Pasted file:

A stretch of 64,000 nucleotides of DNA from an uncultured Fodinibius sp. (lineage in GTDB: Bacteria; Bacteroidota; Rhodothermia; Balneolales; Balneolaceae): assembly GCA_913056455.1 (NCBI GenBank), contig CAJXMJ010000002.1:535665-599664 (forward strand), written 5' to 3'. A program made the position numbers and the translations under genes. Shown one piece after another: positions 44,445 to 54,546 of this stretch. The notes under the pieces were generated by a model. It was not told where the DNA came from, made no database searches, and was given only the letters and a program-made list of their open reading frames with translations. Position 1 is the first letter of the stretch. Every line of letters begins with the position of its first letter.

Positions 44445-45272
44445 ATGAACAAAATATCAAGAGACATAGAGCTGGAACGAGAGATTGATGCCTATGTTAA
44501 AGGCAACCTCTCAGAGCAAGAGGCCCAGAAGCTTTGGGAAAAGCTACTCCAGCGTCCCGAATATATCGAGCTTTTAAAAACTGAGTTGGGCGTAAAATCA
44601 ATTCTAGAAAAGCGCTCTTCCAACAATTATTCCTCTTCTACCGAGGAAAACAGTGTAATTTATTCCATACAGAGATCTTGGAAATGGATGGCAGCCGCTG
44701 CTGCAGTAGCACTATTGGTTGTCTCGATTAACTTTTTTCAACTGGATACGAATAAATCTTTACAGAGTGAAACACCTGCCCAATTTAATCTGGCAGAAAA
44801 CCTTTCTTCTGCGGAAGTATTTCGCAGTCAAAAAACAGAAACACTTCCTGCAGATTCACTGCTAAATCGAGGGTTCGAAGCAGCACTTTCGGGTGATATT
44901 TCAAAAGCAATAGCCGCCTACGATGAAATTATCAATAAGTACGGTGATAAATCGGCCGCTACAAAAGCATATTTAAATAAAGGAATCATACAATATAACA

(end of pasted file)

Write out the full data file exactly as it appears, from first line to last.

A stretch of 64,000 nucleotides of DNA from an uncultured Fodinibius sp. (lineage in GTDB: Bacteria; Bacteroidota; Rhodothermia; Balneolales; Balneolaceae): assembly GCA_913056455.1 (NCBI GenBank), contig CAJXMJ010000002.1:535665-599664 (forward strand), written 5' to 3'. A program made the position numbers and the translations under genes. Shown one piece after another: positions 44,445 to 54,546 of this stretch. The notes under the pieces were generated by a model. It was not told where the DNA came from, made no database searches, and was given only the letters and a program-made list of their open reading frames with translations. Position 1 is the first letter of the stretch. Every line of letters begins with the position of its first letter.

Positions 44445-45272
44445 ATGAACAAAATATCAAGAGACATAGAGCTGGAACGAGAGATTGATGCCTATGTTAA
44501 AGGCAACCTCTCAGAGCAAGAGGCCCAGAAGCTTTGGGAAAAGCTACTCCAGCGTCCCGAATATATCGAGCTTTTAAAAACTGAGTTGGGCGTAAAATCA
44601 ATTCTAGAAAAGCGCTCTTCCAACAATTATTCCTCTTCTACCGAGGAAAACAGTGTAATTTATTCCATACAGAGATCTTGGAAATGGATGGCAGCCGCTG
44701 CTGCAGTAGCACTATTGGTTGTCTCGATTAACTTTTTTCAACTGGATACGAATAAATCTTTACAGAGTGAAACACCTGCCCAATTTAATCTGGCAGAAAA
44801 CCTTTCTTCTGCGGAAGTATTTCGCAGTCAAAAAACAGAAACACTTCCTGCAGATTCACTGCTAAATCGAGGGTTCGAAGCAGCACTTTCGGGTGATATT
44901 TCAAAAGCAATAGCCGCCTACGATGAAATTATCAATAAGTACGGTGATAAATCGGCCGCTACAAAAGCATATTTAAATAAAGGAATCATACAATATAACA